‘You’re bleeding us dry’: Why France’s pensioners are furious with Macron

Pensioners across France are set to protest on Thursday in towns and cities across France. Their anger has been directed at President Emmanuel Macron and this week some of them let him know in person.

'You're bleeding us dry': Why France's pensioners are furious with Macron
Photo: AFP

France's elderly population will march through the streets in towns and cities across the country on Thursday in anger at a move by the government they claim is hitting them hard in the pocket.

Pensioners were the main losers of President Emmanuel Macron's first budget mainly due to the 1.7 percentage point hike in the CSG social charge – a levy deducted from salaries and pensions that goes towards paying for France's social security system.

Only those with an income of less than €1,289 a month were exempt. So most pensioners are paying around €25 more a month, or hundreds of euros more a year.

Many say the drop in their income has left them living on the breadline. 

“We're not the gilded generation,” said Michel Salingue of the FGR-FP union, adding that the average monthly French pension stood at 1,300 euros ($1,600).

“We've contributed more than our share already,” he told AFP.

While the rise in the CSG levy affected all earners, pensions did not benefit from the cuts to other social contributions that resulted in a small rise in most workers' salaries this year.

On a visit to the central city of Tours on Wednesday several pensioners accosted the president to make their anger known.

“You are really bleeding us dry and we have worked all our lives,” one woman told him.

Macron, never one to shy away from an argument with members of the public, tried to explain the budget reform.

“We are not bleeding you dry. We have lowered employee contributions by 30 percent so that working people can pay for your pensions,” he responded.

“Your generation retired at the same age as your parents but with a life expectancy of 10 to 15 years more. I have to take that into account,” he said.

But on Thursday thousands who don't accept Macron's argument will take to the streets in the hope of having their anger heard.

A retired person's pension is not a social allowance or a variable adjustment it is aright that has been earned through work,” said a union spokesman.

Jean-Claude Mailly head of the leftist Force Ouvrière union said: “The President speaks of inter-generational solidarity, but it is not about that. Inter-generational solidarity is the workers that contribute to pay the pensions of retirees and acquire rights for their retirement. Here there is a real loss of purchasing power, ” he said.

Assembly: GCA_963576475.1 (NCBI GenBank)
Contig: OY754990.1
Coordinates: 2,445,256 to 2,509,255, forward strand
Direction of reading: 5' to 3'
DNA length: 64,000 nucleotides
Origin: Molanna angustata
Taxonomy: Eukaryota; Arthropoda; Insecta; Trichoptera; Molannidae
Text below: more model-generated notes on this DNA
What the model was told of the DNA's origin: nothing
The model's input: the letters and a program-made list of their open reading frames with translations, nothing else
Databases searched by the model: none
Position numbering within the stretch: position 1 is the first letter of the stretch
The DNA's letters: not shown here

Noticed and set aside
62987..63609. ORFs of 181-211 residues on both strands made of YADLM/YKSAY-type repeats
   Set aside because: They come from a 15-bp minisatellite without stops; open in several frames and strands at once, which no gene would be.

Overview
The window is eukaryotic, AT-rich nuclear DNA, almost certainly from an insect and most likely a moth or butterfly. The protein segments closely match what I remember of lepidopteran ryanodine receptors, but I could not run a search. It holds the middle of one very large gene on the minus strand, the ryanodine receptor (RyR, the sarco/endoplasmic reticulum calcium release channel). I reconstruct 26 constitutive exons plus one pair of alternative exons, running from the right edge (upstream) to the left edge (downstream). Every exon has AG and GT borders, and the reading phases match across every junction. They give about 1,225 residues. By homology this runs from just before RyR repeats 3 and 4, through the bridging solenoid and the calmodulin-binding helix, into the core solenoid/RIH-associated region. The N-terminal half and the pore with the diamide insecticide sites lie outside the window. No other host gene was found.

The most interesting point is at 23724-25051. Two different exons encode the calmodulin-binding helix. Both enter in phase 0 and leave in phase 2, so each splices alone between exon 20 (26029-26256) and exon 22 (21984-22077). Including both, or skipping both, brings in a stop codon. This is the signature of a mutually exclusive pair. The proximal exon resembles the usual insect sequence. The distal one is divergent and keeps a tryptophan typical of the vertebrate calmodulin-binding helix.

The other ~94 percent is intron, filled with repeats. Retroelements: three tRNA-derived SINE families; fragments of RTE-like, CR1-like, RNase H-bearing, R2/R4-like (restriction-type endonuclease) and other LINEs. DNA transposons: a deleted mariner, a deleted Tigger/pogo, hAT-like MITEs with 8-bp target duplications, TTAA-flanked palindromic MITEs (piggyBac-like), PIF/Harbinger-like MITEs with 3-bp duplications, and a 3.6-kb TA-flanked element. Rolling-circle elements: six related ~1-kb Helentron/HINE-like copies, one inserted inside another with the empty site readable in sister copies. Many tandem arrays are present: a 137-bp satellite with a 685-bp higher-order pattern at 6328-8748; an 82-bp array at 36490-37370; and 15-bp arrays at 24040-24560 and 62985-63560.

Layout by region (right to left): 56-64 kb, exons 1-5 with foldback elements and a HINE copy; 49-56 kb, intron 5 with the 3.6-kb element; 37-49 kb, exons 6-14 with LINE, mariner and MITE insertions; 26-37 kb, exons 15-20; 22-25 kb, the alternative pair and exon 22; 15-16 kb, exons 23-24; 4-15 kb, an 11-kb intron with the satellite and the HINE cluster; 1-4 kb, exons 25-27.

“When you touch around  €1,200 euros per month, the loss of  €25 is a lot. It's normal that they are angry,” he added, adding that pensioners were not wealthy.

But Macron has shown that up until he has not backed down from his reforms under the pressure of street protests. So while the country's pensioners will get a chance to express their anger on Thursday. It is unlikely they will convince Macron to change tack.



What are the rules on holiday health cover for pensioners in France?

If you're a pensioner living in France and planning a holiday, then the rules around healthcare can get pretty complicated. Here's what you need to know.

What are the rules on holiday health cover for pensioners in France?
Illustration photo: AFP

Having access to France's lauded healthcare system is seen as a positive, even an incentive, to move here once you're retired. 

But in order to make the most of it, you need to first understand the rules – and they aren't always that clear, as one reader who wrote to us pointed out. 

Gordon Spector, a British retiree living in the south west of France said: “From reading relevant online sites I understood that if I was a member of the French healthcare system with a social security number I (and all Britions in same situation as I in France) would be entitled to apply online to the French 'CEAM' European travel health card.”
Gordon said he believed that as a resident in France, he would not be entitled to the UK's EHIC card. 

Photo: AFP

But somewhat confusingly there are a few exceptions to the rule regarding EHIC vs. CEAM cards. 
The page on the NHS website covering this subjects states that if you live abroad and you:
  • receive a UK State Pension or exportable UK benefit
  • you are a posted or frontier worker
  • or you are living in the EEA and are family member of someone working in the UK
then you need to apply to renew your EHIC by contacting Overseas Healthcare Services. You can find the address under the Living abroad section here, as well as a contact number. 
British pensioners in France are registered with their local health authority in France with an S1 form. 
This form means that the UK is your ‘competent state' – responsible for funding your healthcare. You are affiliated to the French health system via CPAM and receive health care on the same basis as a French national, but the UK reimburses France for your health care costs.
Similarly holding an EHIC card, rather than a CEAM, means that the UK will cover any emergency treatment you need in other EU countries.